[8] “In around 5% of mammalian species, males are socially bonded to a single breeding female.” Clutton-Brock (1989) p. 343.  Males not socially bonded to a breeding female provide little parental care.  Buchan et al. (2003). Van Schaik & Paul (1996), p. 152, states:

Long gestation increases the benefits of mate desertion for males.  And because only females lactate, males have relatively less to contribute to rearing the young.  Hence, it is not surprising that male mammals rarely assist their mates in caring for their young: Direct infant care by males occurs in fewer than 5 percent of all mammalian species.

That isn’t convincing analysis.  Mate desertion isn’t necessary for males not to assist in caring for young.  Given that females lactate, males could still make significant contributions to feeding, comforting, teaching, and protecting young.  That males in most mammalian species don’t is surprising.  In humans, enormous anti-men discrimination in child custody awards contributes to and supports relatively little contact between men and children.

[9] Even in multi-male primate societies in which females regularly mate with multiple males, evidence indicates that, using a variety of cues, primate males have some ability to identify their offspring. Buchan et al. (2003).

[10] Paternity laws force men also to make large financial transfers to mothers who aren’t mothers of their children.  Gynocentrism, rooted in female advantages in contact with offspring and in social communication, supports those laws.

[11] Perhaps 5% of children in high-income democracies believe their biological fathers to be men who in fact aren’t their biological fathers.  Western gorillas typically live in single-male/multi-female groups.  Relative to human social life, gorilla social life favors paternity knowledge.  DNA tests of 20 offspring in eight western gorilla groups never excluded the resident silverback (adult male) as father.  The tests excluded all other males with high probably for 10 of the offspring.  Among the 10 other offspring were four juveniles.  Juveniles are more likely to have been conceived when a different silverback was resident.  In addition, the DNA tests for these 10 juveniles were less complete than for the 10 that indicated that the resident silverback was the sole probable father. Bradley et al. (2004) pp. 510-1.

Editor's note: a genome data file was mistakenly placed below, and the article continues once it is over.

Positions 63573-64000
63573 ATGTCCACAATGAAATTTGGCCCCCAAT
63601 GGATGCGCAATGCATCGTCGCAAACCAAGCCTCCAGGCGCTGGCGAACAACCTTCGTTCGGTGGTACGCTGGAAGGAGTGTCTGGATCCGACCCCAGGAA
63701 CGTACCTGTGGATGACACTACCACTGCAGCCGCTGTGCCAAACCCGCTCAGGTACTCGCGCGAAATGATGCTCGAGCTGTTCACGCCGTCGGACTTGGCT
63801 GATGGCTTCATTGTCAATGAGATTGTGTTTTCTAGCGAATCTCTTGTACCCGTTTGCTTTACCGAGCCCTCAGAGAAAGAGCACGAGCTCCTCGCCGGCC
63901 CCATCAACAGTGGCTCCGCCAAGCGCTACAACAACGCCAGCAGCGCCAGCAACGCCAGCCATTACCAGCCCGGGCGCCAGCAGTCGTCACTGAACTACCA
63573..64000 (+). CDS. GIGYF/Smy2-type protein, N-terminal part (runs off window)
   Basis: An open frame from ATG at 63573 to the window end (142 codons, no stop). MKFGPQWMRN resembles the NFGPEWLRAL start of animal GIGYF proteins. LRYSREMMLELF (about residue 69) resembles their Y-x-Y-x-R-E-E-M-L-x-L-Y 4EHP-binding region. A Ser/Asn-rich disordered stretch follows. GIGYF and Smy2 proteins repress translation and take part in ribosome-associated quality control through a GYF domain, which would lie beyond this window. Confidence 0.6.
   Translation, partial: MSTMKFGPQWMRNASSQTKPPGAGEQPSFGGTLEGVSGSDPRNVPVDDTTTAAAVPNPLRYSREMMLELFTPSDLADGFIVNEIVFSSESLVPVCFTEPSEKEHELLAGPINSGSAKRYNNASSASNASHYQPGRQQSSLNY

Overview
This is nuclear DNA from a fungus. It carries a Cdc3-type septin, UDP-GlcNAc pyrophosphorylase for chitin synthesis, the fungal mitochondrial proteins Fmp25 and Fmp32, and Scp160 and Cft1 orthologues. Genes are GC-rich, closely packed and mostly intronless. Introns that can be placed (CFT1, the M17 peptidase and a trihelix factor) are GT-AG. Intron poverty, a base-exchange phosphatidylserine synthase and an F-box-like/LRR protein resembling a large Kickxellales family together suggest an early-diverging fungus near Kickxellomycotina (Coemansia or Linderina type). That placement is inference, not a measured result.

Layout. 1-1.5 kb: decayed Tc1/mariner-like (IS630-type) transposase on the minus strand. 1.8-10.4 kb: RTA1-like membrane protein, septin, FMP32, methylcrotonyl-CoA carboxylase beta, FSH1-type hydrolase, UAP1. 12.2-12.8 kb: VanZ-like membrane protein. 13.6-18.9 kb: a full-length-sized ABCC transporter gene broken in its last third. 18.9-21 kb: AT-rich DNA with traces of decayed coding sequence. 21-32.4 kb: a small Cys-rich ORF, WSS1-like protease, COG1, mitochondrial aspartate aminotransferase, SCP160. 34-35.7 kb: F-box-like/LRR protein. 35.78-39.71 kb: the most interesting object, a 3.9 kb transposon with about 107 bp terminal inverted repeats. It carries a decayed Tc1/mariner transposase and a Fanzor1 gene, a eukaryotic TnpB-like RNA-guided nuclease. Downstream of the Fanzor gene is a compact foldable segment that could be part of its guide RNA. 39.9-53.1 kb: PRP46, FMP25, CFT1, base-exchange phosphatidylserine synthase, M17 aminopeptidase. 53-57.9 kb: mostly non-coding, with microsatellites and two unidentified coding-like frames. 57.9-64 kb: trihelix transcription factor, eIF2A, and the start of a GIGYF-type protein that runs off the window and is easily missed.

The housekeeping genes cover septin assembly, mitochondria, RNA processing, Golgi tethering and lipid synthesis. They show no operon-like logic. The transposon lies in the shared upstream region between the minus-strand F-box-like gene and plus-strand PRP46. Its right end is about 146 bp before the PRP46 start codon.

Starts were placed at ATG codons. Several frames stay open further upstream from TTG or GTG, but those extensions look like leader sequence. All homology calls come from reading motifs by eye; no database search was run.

[image] Hamadryas Baboons. Low-resolution image used for scholarly illustration. Thanks to AlexR and Wikimedia Commons for making this image available under a Wikimedia Creative Commons Attribution-Share Alike 3.0 Unported license.


Bellinger, Leanne, Christina Lilley and Simon C. Langley-Evans. 2004. “Prenatal exposure to a maternal low-protein diet programmes a preference for high-fat foods in the young adult rat.” British Journal of Nutrition 92(3): 513-520.

Bradley, Brenda J., Diane M. Doran-Sheehy, Dieter Lukas, Christophe Boesch and Linda Vigilant. 2004. “Dispersed Male Networks in Western Gorillas.” Current Biology 14: 510-513.

Broad, Kevin D., James P. Curley and Eric B. Keverne. 2006. “Mother-infant bonding and the evolution of mammalian social relationships.” Philosophical Transactions of the Royal Society B 361: 2199-2214.

Buchan, Jason C., Susan C. Alberts, Joan B. Silk and Jeanne Altmann. 2003. “True paternal care in a multi-male primate society.” Nature 425: 179-181.

Clutton-Brock, T. H. 1989. “Mammalian mating systems.” Proceedings of the Royal Society B 236: 339-372.

Mennella, Julie A., Coren P. Jagnow and Gary K. Beauchamp. 2001. “Prenatal and Postnatal Flavor Learning by Human Infants.” Pediatrics 107(6): 88-93.

Sternberg, Esther M. 2001. The balance within: the science connecting health and emotions. New York, W.H. Freeman.

Van Schaik, Carel P. and Andreas Paul. 1996. “Male Care in Primates: Does It Ever Reflect Paternity?” Evolutionary Anthropology 5: 152-156.

West, Meredith J., Andrew P. King and Michael H. Goldstein. 2004. “Singing, socializing, and the music effect.” In Marler, Peter, and Hans Willem Slabbekoorn. 2004. Nature’s music: the science of birdsong. Amsterdam: Elsevier Academic.